Robert Beckford, professor of Theology at Queen’s Ecumenical Foundation in Birmingham, opined: “Being predisposed… might be [only] a small part of it.” How does he know how big or small a factor this is?

After all, we do know that different ethnic groups are indeed predisposed to a greater proportion of some illnesses: for example sickle cell anaemia in black people, and Tay Sachs in European Jews. (And by the way Jews in England have been dying from Covid-19 at far greater rates than the average). Why sweep any of this under the carpet? It is medical not racist.

Interestingly the ITV News website, in its text version, is actually more careful about what it claims, than in its sensationalist special report carried on the main television news programmes.

” ‘Discrimination’ on frontline of coronavirus outbreak may be factor in disproportionate BAME deaths among NHS staff,” is the website headline. But here is what the video the ITV News website carries.

https://www.itv.com/news/2020-05-13/discrimination-frontline-coronavirus-covid19-black-minority-ethnic-bame-deaths-nhs-racism/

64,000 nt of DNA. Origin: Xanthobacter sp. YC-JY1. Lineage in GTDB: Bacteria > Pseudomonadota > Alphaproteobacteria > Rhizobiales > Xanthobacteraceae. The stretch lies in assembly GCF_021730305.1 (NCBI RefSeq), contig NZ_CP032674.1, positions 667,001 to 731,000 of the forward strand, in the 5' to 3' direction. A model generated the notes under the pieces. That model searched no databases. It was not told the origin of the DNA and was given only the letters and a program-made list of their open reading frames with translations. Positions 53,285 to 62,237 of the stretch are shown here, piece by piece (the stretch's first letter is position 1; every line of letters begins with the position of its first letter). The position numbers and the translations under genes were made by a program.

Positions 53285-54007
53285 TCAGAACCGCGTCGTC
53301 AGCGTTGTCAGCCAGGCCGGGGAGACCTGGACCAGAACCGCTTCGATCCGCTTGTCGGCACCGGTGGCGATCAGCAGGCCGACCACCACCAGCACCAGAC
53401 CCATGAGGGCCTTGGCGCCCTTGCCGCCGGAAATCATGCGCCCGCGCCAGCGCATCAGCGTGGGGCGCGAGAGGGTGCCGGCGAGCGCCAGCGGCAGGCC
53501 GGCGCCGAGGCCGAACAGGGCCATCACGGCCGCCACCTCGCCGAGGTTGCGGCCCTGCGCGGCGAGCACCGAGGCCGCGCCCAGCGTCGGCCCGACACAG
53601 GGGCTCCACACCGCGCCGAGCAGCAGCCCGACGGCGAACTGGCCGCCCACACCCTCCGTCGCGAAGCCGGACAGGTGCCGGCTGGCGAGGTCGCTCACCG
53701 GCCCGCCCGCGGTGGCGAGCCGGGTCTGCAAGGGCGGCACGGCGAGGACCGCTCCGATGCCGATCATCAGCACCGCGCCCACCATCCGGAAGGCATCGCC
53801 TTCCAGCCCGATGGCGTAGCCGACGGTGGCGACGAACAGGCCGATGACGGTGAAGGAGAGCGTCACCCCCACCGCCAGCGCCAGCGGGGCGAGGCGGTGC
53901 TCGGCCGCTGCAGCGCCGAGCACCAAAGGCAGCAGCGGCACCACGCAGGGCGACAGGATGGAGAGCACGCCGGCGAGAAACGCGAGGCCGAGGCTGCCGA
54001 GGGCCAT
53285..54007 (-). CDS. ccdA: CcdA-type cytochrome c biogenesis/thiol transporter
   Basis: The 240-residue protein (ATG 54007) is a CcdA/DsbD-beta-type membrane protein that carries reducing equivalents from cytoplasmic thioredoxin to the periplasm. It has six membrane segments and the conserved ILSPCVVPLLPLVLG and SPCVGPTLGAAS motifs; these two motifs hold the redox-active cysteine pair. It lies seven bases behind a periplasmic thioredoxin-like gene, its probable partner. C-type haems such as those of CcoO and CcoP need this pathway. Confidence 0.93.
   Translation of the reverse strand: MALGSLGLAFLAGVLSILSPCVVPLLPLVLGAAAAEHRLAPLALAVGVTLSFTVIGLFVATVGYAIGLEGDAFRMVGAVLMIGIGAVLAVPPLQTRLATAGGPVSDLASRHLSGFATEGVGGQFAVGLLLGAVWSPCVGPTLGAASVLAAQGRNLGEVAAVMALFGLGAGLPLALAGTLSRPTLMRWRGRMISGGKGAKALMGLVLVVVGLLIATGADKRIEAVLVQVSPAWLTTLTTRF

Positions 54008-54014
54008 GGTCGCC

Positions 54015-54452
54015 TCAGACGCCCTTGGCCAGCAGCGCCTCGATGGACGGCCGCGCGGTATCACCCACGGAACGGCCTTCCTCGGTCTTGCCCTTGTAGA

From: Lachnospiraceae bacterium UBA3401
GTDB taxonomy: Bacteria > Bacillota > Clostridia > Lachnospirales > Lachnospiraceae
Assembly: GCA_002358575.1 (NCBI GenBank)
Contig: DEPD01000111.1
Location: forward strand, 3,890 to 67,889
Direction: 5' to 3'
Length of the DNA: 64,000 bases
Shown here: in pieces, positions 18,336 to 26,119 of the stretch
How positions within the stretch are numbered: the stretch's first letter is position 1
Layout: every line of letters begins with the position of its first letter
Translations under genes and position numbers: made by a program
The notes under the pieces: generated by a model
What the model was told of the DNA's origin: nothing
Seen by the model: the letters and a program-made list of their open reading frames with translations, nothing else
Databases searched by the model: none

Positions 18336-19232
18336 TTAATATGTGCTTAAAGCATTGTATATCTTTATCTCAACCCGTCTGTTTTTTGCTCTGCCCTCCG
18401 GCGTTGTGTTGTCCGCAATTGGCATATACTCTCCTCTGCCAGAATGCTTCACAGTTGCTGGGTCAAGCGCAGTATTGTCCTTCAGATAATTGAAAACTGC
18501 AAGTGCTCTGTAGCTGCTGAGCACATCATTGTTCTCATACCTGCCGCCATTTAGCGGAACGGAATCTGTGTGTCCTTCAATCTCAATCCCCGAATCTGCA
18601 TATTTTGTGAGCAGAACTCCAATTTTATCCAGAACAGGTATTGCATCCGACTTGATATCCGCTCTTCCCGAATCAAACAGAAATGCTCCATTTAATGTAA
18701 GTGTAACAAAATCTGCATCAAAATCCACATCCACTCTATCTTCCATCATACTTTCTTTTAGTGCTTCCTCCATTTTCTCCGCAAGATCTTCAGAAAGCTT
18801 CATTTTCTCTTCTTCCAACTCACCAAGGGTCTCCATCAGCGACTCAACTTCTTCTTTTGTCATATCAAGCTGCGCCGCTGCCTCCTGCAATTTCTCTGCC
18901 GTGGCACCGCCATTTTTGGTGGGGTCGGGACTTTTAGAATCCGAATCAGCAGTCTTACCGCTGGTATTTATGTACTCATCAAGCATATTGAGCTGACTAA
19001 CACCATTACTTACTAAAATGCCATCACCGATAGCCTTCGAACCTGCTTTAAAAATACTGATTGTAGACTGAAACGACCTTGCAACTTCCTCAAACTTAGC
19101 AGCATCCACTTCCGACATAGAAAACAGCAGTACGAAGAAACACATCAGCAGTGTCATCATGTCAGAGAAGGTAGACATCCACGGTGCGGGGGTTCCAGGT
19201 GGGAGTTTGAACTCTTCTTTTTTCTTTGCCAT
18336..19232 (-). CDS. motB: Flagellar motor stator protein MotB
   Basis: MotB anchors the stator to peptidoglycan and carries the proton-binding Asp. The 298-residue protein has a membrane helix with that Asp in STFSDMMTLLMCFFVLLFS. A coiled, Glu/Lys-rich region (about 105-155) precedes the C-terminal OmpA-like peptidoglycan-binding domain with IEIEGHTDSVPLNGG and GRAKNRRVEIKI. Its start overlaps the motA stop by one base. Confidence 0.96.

Here is a document from the National Health Service Employers, which discusses the matter of BAME disproportionality in much more sensible terms:

Black, Asian and minority ethnic staff

Emerging evidence that is currently being reviewed by Public Health England shows that black, Asian and minority ethnic (BAME) communities are disproportionately affected by  COVID-19. This concerning evidence suggests that the impact may also be higher among men and those in the higher age brackets. The reasons for this are not yet fully understood, but the health inequalities present for BAME communities have long been recognised.  One hypothesis is that people from BAME communities have higher rates of underlying health conditions, such as type 2 diabetes and hypertension, and this may increase their vulnerability and risk.  

Within the NHS, 40 per cent of doctors and 20 per cent of nurses are from BAME backgrounds, as are substantial numbers of health care support workers and ancillary staff. The exposure faced by frontline health and care workers puts them at a greater risk of catching COVID-19.  

There may be other factors which are identified, and employers will need to update their local policies and approaches in light of the ongoing work and advice of PHE.  

Employers should ensure that line managers are supported to have thorough, sensitive and comprehensive conversations with their BAME staff. They should identify any existing underlying health conditions that may increase the risks for them in undertaking their frontline roles, in any capacity. Most importantly, the conversations should also, on an ongoing basis, consider the feelings of BAME colleagues, particularly with regard to their safety and their mental health.